At the start of the 2016 WEC season I have been asked to put on paper my WEC reflections of 2015. The problem I have, though, is that as a photographer, during the race I find myself trackside and in and out of the media centre editing shots and sending them to the agency. So I really have no idea what is going on in the race until I read the report afterwards.
I started the 2015 season with the intention of covering the Prologue at Paul Ricard as well as all of the European WEC rounds and the season finale in Bahrain, from behind the lens. But I ended up, supported and encouraged by Virtual Motorpix, writing blogs alongside just taking snaps.
If you have followed my blog articles throughout the season, you will know that I have investigated areas and asked questions that the fan in the grandstand might want to ask, given the chance. I have met some amazing people working at the top of their sport, world champions, legends of the sport and the unsung technical heroes who make the sport happen.
Working in the paddock and the pits, I have been able to get close to the action, and have taken a particular interest in three English drivers Anthony Davidson, Ollie Jarvis and Nick Tandy. All superstars in the sport, but thoroughly decent and grounded guys. During the season I have been able to gain access to each of them to varying degrees. But the real bonus for me, and something that really brought the season together, was the chance meeting in the Bahrain paddock with all three of them over a two-hour period.
I’m not sure if it was the warm sunshine or the fact that the Manufacturers Championship was decided and the Drivers Championship was almost decided, but all three were very relaxed and very happy to chat freely.
Anthony was looking forward to the Bahrain race but admitted he would be very happy to see the end of 2015. As we all know 2015 hasn’t been a good year for Toyota, not that they didn’t try, it’s just that Porsche and Audi surprised them with much better than expected performance. Toyota turned a blind eye to the performance of Porsche in 2014 and dismissed it as the Porsche was fast but not reliable. But as Anthony said, “Give me a fast car every time and we can make it reliable. It’s harder to make a reliable car fast.”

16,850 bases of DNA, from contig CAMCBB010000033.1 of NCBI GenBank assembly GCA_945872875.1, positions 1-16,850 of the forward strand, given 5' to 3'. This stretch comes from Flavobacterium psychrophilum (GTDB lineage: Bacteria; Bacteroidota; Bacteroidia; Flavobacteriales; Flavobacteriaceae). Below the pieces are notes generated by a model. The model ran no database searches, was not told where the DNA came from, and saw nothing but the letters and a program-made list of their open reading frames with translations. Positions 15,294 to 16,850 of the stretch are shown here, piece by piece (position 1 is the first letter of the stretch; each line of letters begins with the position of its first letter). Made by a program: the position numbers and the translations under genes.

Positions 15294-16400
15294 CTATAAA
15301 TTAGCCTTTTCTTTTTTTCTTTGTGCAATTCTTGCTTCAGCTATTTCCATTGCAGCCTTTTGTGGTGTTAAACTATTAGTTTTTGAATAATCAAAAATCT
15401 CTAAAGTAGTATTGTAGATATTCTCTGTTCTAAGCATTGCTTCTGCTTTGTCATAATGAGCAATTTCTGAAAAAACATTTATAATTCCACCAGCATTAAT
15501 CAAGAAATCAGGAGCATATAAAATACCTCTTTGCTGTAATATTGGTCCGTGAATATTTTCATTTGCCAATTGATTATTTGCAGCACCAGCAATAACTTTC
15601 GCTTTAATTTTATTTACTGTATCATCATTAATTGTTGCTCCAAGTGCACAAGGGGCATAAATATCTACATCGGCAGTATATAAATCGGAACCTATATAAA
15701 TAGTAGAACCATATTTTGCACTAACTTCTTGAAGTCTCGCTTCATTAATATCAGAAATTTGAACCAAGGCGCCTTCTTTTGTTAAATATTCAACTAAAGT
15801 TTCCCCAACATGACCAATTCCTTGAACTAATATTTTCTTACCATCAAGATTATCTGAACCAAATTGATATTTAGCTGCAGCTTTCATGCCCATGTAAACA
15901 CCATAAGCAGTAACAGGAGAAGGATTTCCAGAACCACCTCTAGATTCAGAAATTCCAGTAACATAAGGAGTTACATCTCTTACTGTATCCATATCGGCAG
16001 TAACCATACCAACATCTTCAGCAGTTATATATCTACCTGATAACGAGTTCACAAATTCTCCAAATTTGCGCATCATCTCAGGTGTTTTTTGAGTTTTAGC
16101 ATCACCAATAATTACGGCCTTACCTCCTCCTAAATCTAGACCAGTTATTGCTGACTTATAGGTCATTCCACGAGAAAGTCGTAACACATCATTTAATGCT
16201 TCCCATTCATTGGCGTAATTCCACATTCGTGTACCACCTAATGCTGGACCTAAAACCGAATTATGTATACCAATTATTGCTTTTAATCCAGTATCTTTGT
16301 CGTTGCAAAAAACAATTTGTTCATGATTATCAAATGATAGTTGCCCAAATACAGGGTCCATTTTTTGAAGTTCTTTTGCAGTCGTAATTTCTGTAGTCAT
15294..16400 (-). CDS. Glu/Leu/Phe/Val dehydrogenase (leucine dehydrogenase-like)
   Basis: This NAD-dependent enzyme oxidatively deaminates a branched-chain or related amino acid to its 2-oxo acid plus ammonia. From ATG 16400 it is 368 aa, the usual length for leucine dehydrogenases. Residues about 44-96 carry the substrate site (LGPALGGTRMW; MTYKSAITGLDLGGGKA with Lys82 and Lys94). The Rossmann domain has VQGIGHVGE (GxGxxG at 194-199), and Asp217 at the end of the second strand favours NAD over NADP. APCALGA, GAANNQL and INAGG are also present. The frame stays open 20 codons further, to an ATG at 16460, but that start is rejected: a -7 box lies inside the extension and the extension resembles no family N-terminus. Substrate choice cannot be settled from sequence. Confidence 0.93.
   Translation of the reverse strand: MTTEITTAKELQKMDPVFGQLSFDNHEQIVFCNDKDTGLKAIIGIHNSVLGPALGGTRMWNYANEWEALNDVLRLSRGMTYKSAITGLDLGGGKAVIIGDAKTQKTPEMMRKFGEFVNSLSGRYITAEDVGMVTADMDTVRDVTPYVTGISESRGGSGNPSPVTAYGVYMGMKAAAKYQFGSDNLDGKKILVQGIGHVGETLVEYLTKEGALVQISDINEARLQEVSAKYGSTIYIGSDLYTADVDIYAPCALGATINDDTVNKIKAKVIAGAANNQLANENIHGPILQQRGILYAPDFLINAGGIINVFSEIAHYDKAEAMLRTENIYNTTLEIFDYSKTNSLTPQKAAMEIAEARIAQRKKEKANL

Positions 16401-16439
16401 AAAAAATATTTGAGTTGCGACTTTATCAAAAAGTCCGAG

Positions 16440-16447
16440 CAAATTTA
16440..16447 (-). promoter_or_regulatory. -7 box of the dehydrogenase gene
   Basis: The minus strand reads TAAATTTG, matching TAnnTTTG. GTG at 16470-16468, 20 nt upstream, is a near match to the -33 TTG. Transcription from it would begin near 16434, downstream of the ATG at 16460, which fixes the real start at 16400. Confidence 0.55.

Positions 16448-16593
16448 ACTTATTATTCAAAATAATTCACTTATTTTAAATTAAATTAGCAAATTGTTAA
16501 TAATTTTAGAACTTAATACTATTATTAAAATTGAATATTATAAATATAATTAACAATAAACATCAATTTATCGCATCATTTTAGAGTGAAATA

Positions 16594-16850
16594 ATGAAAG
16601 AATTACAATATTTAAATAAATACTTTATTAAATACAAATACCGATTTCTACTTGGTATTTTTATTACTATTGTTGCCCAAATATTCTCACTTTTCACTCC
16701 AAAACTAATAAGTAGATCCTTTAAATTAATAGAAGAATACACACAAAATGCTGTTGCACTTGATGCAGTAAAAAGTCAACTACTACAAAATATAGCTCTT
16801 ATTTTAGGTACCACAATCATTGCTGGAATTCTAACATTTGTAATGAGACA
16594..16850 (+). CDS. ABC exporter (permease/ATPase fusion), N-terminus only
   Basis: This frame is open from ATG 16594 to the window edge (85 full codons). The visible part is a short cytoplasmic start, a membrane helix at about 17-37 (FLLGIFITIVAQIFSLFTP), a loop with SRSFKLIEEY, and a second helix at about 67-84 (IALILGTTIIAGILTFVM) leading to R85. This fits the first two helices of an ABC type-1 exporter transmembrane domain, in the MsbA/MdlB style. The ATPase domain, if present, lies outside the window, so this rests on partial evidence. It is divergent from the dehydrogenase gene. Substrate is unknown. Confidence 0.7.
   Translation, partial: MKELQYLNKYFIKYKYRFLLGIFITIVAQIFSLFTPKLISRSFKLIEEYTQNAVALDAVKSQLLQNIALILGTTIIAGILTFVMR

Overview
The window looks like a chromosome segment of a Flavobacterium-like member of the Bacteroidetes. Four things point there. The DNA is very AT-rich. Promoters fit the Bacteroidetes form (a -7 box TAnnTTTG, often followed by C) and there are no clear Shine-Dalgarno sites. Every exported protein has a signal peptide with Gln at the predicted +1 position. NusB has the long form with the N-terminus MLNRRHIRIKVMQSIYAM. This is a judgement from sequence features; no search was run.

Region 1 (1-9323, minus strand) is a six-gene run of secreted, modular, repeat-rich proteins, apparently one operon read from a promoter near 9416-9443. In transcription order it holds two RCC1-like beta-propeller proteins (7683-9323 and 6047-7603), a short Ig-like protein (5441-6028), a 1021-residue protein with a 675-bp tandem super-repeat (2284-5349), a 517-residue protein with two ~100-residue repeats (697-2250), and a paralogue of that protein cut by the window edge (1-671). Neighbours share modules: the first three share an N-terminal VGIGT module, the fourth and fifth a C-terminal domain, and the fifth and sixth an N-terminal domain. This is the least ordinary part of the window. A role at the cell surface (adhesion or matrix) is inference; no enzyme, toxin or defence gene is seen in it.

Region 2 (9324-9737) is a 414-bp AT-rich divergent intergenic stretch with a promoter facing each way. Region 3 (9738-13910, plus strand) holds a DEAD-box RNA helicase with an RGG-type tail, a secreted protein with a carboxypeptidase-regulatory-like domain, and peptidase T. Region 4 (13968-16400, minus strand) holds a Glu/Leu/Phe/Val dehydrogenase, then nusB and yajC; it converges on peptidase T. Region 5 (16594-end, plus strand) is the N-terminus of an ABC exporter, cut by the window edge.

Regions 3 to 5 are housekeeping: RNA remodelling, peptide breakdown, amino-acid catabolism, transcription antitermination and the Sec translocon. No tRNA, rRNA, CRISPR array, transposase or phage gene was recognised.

The Toyota drivers very quickly discovered that the 2015 car wasn’t going to be a winner, but it wasn’t until Spa that both Cologne and Japan were convinced. The suits are always resistant to a driver wanting more, but the telemetry and performance data didn’t support what the drivers were feeling through the seat of their pants.
So what is it like driving an LMP1 car? From the outside it looks like the car is on rails, very smooth and serene. With a wry smile Anthony replied, “It’s like trying to ride a loaded spring,” and he proceeded to stand on one foot and drive an imaginary corner explaining how you load the spring and just as it’s about to release, you back off the limit and push again fighting the down force pushing the limit of adhesion of the tyres and peeking over the cliff. He said, “We can tell when the tyre pressure is 0.50 psi off. So to be told by the guys in Cologne and Japan that there was nothing wrong with car was very frustrating. After Spa when we were told that 2015 would be the last year for the TS040, and that the TS050 was being brought forward from 2017 to 2016, there was a feeling of vindication, but also trepidation, that two years of development would have to be compressed into six months.”
Lessons have been learned in the Toyota camp, that both Porsche and Audi are incredibly fast. Porsche has so much power they can pile on the down force and have a pretty basic aero package, because with so much power you can just stick a big wing on! Audi have a more sophisticated aero package probably because they don’t have quite as much power as Porsche do.
Both teams have tweaks and developments ready to roll out, so to be competitive in 2016 the TS050 will need to be eight seconds faster round La Sarthe than the TS040 was in 2015. To the layman, that is a massive leap, and it will be fascinating to see how it all pans out.
The TS050 is going to be a completely new car, even the steering wheel is a new design! Toyota will be using a petrol engine and will be moving up to 8 Mega joules. Interestingly Anthony felt that Audi would like to move over to petrol, but the dirty diesel gate issue means they have to stay with diesel and they have announced a move to 6 Mega joules.
Is Anthony looking forward to 2016? Yes, with equal amounts of excitement and trepidation. It’s going to be a long, hard winter of testing, and he knows what’s coming.